What are some autoimmune blistering diseases?

-Bullous pemphigoid 

-Pemphigus vulgaris

-Dermatitis herpitformis


-Epidermolysis bullosa acquisita, IgA pemphigus, Bullous SLE, Linear IgA bullous dermatosis


Normal Skin histology

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Describe bullous pemphigoid

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Autoimmune disease typically affecting older (68-82) adults (women more than men) where autoantibodies form to hemidesmosomes in basal cells that anchor the epidermis to the dermis

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What are the specific antigens targeted in bullous pemphigoid?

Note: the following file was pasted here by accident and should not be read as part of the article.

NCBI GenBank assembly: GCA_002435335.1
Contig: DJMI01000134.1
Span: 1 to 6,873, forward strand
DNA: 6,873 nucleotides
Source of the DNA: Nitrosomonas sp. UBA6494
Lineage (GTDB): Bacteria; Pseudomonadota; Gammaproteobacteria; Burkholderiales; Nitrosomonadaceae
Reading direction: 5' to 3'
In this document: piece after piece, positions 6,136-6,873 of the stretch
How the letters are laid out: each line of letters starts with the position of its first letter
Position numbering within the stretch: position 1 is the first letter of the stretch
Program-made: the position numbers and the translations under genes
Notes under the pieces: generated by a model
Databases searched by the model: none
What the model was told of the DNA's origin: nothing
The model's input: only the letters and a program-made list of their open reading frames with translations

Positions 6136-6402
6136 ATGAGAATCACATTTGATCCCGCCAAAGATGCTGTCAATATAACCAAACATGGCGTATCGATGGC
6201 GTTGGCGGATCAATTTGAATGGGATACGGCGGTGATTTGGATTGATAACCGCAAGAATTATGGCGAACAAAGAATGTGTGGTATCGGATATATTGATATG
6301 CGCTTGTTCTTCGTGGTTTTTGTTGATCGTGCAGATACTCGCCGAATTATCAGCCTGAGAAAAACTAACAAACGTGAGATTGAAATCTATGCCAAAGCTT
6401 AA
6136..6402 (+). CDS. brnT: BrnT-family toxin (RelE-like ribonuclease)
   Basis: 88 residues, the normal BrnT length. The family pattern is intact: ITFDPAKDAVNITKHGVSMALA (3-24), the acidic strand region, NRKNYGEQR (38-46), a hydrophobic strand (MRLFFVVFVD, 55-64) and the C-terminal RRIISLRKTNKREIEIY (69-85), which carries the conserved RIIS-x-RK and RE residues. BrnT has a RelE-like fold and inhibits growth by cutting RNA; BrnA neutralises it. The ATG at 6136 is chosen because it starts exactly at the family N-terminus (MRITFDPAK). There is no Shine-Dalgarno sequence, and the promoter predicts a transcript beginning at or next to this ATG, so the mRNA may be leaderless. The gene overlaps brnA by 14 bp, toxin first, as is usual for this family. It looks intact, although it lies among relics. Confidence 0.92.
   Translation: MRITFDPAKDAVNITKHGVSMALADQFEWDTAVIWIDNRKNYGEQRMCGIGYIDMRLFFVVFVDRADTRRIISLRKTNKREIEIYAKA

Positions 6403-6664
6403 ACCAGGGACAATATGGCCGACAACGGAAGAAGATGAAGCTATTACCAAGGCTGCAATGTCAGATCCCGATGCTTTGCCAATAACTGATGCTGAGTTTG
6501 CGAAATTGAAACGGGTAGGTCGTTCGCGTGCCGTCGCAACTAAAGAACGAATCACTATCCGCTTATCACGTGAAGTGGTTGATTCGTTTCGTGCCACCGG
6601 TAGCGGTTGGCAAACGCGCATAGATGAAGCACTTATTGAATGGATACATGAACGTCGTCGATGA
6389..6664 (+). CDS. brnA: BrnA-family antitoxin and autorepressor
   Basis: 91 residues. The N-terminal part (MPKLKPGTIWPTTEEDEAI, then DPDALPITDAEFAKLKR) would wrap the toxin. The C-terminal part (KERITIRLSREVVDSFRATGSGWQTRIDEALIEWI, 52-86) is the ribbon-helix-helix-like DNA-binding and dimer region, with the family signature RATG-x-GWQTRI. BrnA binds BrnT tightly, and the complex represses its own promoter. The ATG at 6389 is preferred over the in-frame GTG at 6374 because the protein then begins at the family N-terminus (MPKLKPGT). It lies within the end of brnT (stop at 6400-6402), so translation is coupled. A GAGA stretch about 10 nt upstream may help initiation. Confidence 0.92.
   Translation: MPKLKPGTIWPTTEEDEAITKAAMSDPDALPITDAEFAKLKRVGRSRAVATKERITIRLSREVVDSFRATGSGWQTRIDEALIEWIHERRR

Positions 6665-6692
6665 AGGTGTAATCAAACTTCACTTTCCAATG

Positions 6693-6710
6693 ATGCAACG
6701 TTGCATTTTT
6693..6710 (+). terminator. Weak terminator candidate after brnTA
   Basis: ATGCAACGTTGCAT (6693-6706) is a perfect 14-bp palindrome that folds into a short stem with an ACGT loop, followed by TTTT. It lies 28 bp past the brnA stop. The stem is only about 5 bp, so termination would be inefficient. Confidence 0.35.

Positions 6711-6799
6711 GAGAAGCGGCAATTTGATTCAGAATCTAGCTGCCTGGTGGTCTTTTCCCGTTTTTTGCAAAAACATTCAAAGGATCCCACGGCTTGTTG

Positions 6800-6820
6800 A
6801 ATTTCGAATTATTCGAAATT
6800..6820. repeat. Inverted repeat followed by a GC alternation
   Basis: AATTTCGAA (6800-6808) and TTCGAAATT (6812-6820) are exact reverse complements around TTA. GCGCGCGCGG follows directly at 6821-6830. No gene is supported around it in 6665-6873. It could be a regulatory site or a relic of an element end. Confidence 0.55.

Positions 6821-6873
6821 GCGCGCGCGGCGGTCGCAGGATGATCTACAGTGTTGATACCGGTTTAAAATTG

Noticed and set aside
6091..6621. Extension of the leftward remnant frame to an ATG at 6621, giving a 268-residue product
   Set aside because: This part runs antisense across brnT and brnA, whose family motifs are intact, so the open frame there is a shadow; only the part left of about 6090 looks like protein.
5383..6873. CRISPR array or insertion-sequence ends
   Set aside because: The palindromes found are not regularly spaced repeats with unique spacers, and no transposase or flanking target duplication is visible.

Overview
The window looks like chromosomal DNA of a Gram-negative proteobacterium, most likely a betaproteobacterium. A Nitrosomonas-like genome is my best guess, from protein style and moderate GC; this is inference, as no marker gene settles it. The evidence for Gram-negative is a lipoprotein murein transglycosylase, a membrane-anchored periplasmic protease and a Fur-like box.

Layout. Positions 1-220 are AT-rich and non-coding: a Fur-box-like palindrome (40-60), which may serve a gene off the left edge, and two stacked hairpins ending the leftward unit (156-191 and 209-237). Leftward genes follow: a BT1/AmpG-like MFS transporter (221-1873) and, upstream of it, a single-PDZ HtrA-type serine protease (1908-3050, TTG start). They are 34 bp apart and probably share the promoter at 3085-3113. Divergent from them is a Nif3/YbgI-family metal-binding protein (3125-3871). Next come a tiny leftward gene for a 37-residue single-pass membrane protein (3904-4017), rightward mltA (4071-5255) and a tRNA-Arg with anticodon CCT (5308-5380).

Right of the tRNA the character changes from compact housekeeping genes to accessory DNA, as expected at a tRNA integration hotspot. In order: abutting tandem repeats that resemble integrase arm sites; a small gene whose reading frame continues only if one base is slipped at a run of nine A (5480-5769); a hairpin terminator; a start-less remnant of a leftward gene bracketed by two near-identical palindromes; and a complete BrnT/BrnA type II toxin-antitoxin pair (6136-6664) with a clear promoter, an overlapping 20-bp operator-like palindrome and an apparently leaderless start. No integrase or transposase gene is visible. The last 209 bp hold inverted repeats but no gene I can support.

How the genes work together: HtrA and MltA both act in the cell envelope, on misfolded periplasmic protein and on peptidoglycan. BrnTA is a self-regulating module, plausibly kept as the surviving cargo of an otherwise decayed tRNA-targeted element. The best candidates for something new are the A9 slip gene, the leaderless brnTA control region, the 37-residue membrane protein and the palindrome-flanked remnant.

BP 180 and BP 230 (in hemidesmosomes= tense blisters)


How does Bullous pemphigoid present?

Often starts with a very itchy, urticarial rash (may be confused for a drug interaction) that develops into tense blisters that may or may not have surround erythema and are USUALLY SYMMETRICALLY DISTRIBUTED

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What is this?

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Blisters of bullous pemphigoid- tense, may or may not have surrounding erythema/urticaria base and are usually symmetric

Tense means they will not break/pop easily

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Bullous pemphigoid

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Bullous pemphigoid

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Tense blister (=intact)